ISLAMABAD: Pakistan on Thursday pledged neutrality in the Afghan conflict and at the same time denounced both the Taliban’s spring offensive and intensified security operations by Afghan forces, saying such actions weaken prospects for peace.
“The so-called offensives are condemnable and will undermine the peace process. It is not right to seek an edge in dialogue through coercion,” Prime Minister Imran Khan said in a policy statement on Afghan peace. “Pakistan is highly dismayed by the surge of violence in Afghanistan from all sides,” he added.
The statement was made as a United Nations report revealed that more Afghan civilians were killed by coalition forces than Taliban and other terrorist groups in the first quarter of 2019. The report said that 305 civilians were killed by coalition forces, while terrorist groups were responsible for the killing of 227 people.
The UN Assistance Mission for Afghanistan documented 581 deaths, including 150 children, between Jan 1 and March 31 this year. Civilian casualties were mostly caused by air strikes and ground search operations by the security forces.
Taliban this month announced the spring offensive, whereas the security forces intensified their crackdown. This has led to a sharp escalation in the fighting between the two sides.
PM says Taliban’s offensive and Afghan forces’ operations undermine peace process
Acting Afghan Defence Minister Asadullah Khalid and acting Minister for Interior Affairs Massoud Andarabi, meanwhile, at a press conference in Kabul pledged to implement the government’s security plan and speed up counterterrorism operations.
“Pakistan implores all parties to recognise the importance of the moment and seize it,” Prime Minister Khan said in his statement and recalled that his government had “committed all diplomatic and security capital” for the success of peace initiatives in Afghanistan.
Pakistan had facilitated dialogue between the Taliban and the United States and has been encouraging intra-Afghan dialogue. Refusal by the Afghan Taliban to talk to government representatives has remained the biggest hurdle to the start of the intra-Afghan process. A meeting of the Taliban with a group of Afghan politicians, which was to be held on April 14, was cancelled because the Taliban had reservations over the 250-member delegation that was planning to meet them.
“Pakistan will not be party to any internal conflict in Afghanistan anymore,” Mr Khan emphasised.
The prime minister reminded the warring Afghan factions that the conflict had brought great suffering for both Afghanistan and Pakistan over the last 40 years. “Now, after a long wait, the Afghanistan peace process presents a historic opportunity for peace in the region and Pakistan is fully supporting the process including the next logical step of intra-Afghan dialogue wherein Afghans will themselves decide upon the future of their country,” he maintained.
Foreign Office spokesman Dr Mohammad Faisal, while speaking at a weekly media briefing at the FO, said: “Pakistan’s position is quite clear that we want an Afghan-led and Afghan-owned peace process and support all dialogues in this regard.”
Commenting on PM Khan’s recent trip to Tehran, the spokesman said both Pakistan and Iran were ready to address security issues “comprehensively”.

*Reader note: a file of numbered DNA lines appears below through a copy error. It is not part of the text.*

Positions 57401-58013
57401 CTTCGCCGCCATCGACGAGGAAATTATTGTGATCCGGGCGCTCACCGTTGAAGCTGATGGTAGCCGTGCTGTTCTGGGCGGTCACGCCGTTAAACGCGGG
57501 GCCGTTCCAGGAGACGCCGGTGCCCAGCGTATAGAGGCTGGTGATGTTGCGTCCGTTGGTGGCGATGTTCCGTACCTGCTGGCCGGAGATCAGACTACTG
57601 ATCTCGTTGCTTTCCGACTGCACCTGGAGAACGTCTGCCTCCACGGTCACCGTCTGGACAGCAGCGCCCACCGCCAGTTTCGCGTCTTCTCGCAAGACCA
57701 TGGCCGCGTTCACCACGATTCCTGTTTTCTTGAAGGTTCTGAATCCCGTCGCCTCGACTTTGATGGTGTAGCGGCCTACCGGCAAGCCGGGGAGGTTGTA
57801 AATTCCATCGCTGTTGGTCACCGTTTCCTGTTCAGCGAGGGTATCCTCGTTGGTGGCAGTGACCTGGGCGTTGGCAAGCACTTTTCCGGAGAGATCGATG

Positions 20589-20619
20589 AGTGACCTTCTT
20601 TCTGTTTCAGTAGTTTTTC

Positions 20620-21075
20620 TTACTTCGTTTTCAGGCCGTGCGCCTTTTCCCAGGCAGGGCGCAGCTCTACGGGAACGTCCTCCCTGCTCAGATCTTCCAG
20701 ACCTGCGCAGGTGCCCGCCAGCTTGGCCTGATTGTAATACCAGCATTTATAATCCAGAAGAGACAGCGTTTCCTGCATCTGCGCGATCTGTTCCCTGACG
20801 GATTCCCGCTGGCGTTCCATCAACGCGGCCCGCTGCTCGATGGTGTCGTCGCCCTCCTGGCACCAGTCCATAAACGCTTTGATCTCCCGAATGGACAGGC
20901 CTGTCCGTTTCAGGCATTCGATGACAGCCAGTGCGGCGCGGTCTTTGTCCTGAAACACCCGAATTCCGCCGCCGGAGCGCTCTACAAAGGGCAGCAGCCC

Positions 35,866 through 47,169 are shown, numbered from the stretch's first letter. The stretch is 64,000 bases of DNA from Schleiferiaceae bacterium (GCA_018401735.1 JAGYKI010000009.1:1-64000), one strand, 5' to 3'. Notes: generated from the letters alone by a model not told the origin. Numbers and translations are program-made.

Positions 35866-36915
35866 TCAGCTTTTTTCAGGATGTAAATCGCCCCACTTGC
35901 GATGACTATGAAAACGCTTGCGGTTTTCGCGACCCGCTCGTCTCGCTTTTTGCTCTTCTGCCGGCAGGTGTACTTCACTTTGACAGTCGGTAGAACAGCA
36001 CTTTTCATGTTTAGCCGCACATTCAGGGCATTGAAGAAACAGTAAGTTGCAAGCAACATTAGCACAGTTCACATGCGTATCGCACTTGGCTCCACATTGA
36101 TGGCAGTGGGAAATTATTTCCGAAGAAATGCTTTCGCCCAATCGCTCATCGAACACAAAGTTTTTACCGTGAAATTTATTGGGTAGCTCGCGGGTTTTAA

Mr Khan’s trip was marred by a controversy over his comments at a joint press conference with Iranian President Hasan Rouhani in which he had made certain candid remarks about terrorist attacks suffered by Iran in border regions.
PM Office later said that the prime minister had been quoted out of context, saying that he in fact wanted to say that foreign intelligence agencies-inspired terrorists were behind the terrorism incidents.
“The prime minister during his visit to Iran has stated that security issues and concerns of both sides need to be resolved completely through close engagement of the agencies concerned. Both sides are ready to address this subject comprehensively,” the FO spokesman said.
About the controversy over the reported construction of a firing range, he denied that a firing range was being constructed at the US Embassy in Islamabad. He maintained that Islamabad police and US Embassy were cooperating for upgrade of capital territory’s firing range facilities.
The US Embassy in a statement separately described the news reports about the firing range on its compound as “baseless and untrue”.
“In fact, US Embassy responded to multiple requests from the government of Pakistan and, with the approval of the Ministry of Interior and other relevant Pakistani government agencies, agreed to fund the complete refurbishment of an existing firing range for the Islamabad Capital Territory police. The upgrades to the firing range are intended to make the range safer for the Pakistani police who use it, as well as the Pakistanis and diplomats who live and work near the range,” the embassy’s statement clarified.
“The firing range is not in the US Embassy compound. It is a Pakistani police facility in the Diplomatic Enclave,” it added.
Aafia Siddiqui’s return
Responding to a question about his recent interview to a newspaper in which he had reportedly stated that Dr Afia Siddiqui might not want to return to Pakistan, the FO spokesman said his remarks had been “quoted out of context”.
“The remarks were quoted out of context. We are in touch with Dr Aafia and her family and we will continue our efforts to bring her back to Pakistan. We encourage responsible journalism,” he said.
The spokesman said they continued raising the issue in Islamabad as well as in Washington and remained engaged with the US authorities. “Our consul general in Houston regularly visits Dr Aafia. The last visit took place on April 18,” he added.
Published in Dawn, April 26th, 2019